During 2000, approximately 34% of women aged 18--45 years reported taking folic acid daily (9). In this sample, only 17% reported taking folic acid during the previous 2 days. The 2000 Gallup poll sample included 21% women aged 18--24 years and only 11% black women (9). In contrast, this sample had a greater proportion of women who were aged 18--25 years (60%) and black (56%). In addition, only 6% of family planning clinic patients reported, "planning to get pregnant in the next few months or next year." Folic acid consumption might be viewed by these women as a behavior associated with pregnancy planning. Because the majority of the women in our sample were not planning pregnancies, they might not have been immediately receptive to the folic acid message and, therefore, might have been less likely to currently take folic acid. Moreover, benefits of the intervention could be delayed until women begin to think about pregnancy.

Multivariate analysis demonstrated that women who smoked or used Depo-Provera were twice as likely to be ranked in the lowest quartile of serum folate concentrations than in the highest quartile. Previous research has indicated that smokers have substantially lower serum folate levels than nonsmokers (9,10). However, reports of the association between oral contraceptives and serum folate levels are inconsistent (11,12), and no study has examined the effects of injectable hormones (e.g., Depo-Provera) on serum folate levels. No substantial difference in serum folate status was identified for women taking oral contraceptives. The findings regarding smoking and contraceptive use might be a reflection of inherent differences among these women (e.g., differences in their metabolic characteristics) as well as related to their behavior.

This analysis also demonstrates that folic acid use, through a folic acid supplement/multivitamin or breakfast cereal, is associated with higher serum folate levels and is an effective method for raising serum folate levels. Misclassification of folic acid consumption could have occurred because asking about folic acid consumption during the previous 2 days could have excluded those women who did not consume folic acid during the previous 2 days but were usually habitual consumers. However, when controlling for habitual use, defined as taking a multivitamin >4 times during the previous week, similar estimates resulted.

This study is subject to certain limitations. It was designed as part of a folic acid intervention evaluation study and, therefore, questions concerning other behavioral characteristics of the participants were limited. We were unable to collect any information regarding the women's dietary habits other than cereal consumption, which could explain differences in serum folate levels among this group. Other limitations include the low participation rate (60%). Requesting samples of blood might have been a deterrent to participation. The limited sample size limits the conclusions that can be drawn from this study. Further research is needed to determine the reason for these associations between serum folate levels and race, smoking, and injectable contraceptives. Serum folate is a valid measure of folate consumption, but it might not be directly predictive of the risk for NTDs. One strength of the study includes the use of CDC's laboratory that processed both the NHANES 1999 and Georgia blood assays. Using the same laboratory reduced the number of errors resulting from variances in laboratory techniques.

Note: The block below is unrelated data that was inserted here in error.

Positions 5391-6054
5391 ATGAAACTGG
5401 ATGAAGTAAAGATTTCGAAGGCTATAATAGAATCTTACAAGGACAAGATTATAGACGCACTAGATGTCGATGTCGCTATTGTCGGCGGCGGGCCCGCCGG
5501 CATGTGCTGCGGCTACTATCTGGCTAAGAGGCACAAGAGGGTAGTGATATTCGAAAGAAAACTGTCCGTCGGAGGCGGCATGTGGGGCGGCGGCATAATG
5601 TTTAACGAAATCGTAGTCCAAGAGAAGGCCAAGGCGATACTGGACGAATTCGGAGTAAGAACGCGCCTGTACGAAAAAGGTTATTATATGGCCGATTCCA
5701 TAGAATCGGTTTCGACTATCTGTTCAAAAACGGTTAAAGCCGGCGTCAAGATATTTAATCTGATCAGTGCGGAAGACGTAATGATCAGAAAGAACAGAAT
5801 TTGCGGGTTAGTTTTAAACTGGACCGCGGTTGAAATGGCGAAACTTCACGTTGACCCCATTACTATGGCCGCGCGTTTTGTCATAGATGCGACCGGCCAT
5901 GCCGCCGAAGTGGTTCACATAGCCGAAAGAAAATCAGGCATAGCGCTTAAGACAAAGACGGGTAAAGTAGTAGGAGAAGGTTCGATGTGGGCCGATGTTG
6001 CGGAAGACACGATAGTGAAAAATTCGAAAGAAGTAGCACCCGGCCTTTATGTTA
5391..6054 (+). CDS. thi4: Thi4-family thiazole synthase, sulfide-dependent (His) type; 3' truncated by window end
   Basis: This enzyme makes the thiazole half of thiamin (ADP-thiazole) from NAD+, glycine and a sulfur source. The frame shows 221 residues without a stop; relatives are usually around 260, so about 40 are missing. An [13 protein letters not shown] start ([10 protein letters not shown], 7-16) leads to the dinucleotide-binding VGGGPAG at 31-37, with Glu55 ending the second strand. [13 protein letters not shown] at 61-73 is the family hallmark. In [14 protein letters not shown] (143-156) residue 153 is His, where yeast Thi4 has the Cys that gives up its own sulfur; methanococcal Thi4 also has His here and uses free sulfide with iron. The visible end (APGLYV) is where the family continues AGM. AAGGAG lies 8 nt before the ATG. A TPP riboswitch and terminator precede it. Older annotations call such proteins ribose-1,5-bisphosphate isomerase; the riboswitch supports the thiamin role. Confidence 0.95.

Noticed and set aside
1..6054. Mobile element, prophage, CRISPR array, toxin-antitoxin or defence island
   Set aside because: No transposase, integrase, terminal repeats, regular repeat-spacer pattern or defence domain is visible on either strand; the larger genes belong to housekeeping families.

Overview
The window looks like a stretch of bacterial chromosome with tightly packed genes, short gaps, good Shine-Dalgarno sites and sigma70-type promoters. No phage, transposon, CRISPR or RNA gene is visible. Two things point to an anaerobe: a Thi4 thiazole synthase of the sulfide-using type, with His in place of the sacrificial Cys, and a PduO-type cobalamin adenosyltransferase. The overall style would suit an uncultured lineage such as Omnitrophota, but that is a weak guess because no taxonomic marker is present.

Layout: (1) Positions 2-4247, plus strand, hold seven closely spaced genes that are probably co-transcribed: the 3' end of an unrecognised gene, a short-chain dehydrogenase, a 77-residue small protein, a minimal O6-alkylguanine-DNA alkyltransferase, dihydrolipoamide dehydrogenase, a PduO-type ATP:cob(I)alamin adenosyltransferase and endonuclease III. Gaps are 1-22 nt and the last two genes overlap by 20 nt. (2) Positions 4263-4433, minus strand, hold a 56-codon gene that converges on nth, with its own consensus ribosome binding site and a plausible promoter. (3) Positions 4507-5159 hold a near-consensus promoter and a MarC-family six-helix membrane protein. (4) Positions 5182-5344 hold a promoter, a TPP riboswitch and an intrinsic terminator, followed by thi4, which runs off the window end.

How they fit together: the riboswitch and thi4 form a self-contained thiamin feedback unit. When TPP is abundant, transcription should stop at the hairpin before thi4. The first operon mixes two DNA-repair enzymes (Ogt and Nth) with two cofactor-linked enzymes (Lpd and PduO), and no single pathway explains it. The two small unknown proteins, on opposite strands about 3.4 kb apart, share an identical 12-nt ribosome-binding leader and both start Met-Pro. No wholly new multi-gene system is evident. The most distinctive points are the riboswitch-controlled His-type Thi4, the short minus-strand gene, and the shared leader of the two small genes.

Although serum folate levels have increased in the aggregate national population, certain populations have lower folate levels. Because contraceptive methods are not 100% effective, all women capable of becoming pregnant, regardless of pregnancy intention or current birth control use, should consume adequate amounts of folic acid for preventing NTDs in their children. Targeting specific populations (e.g., women attending family planning clinics) who might be at higher risk for NTDs because of lower folic acid levels can be an effective strategy for continuing to reduce NTDs in the United States.


  1. Cragan JD, Roberts HE, Edmonds LD, et al. Surveillance for anencephaly and spina bifida and the impact of prenatal diagnosis---United States, 1985--1994. MMWR 1995;44(No. SS-4):1--13.
  2. CDC. Recommendations for the use of folic acid to reduce the number of cases of spina bifida and other neural tube defects. MMWR 1992;41(No. RR-14).
  3. Food and Drug Administration. Food standards: amendment of standards of identity for enriched grain products to require addition of folic acid. Federal Register 1996;61:8781--97.
  4. CDC. Folate status in women of childbearing age by race or ethnicity---United States, 1999--2000. MMWR 2002 (in press).
  5. Jacques PF, Selhub J, Bostom AG, Wilson PWF, Rosenberg IH. Effect of folic acid fortification on plasma folate and total homocysteine concentrations. N Engl J Med 1999;340:1449--54.
  6. Lawrence JM, Petitti DB, Watkins M, Umekubo MA. Trends in serum folate after food fortification. Lancet 1999;354:915--6.
  7. Georgia Division of Public Health. Program fact sheet: family planning program. Atlanta, GA: Georgia Division of Public Health, 1999. Available at
  8. Wright JD, Bialostosky K, Gunter EW, et al. Blood folate and vitamin B12: United States, 1988--94, Hyattsville, MD: US Department of Health and Human Services, CDC, National Center for Health Statistics, 1998. (Vital and Health Statistics; series 11, no 243).
  9. March of Dimes Birth Defects Foundation. Folic acid and the prevention of birth defects: a national survey of pre-pregnancy awareness and behavior among women of childbearing age, 1995--2000. Conducted by the Gallup Organization. White Plains, NY: March of Dimes Foundation; June 2000. Publication no. 31-1404-00.
  10. Piyathilake CJ, Macaluso M, Hine RJ, Richards EW, Krumdieck CL. Local and systemic effects of cigarette smoking on folate and vitamin B-12. Am J Clin Nutr 1994;60:559--66.
  11. Green TJ, Houghton LA, Donovan U, Gibson RS, O'Connor DL. Oral contraceptives did not affect biochemical folate indexes and homocysteine concentrations in adolescent females. J Am Diet Assoc 1998;98:49--55.
  12. Mooij PN, Thomas CM, Doesburg WH, Eskes TK. Multivitamin supplementation in oral contraceptive users. Contraception 1991;44: 277--88.

Table 1

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Table 2

Table 2
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Figure 3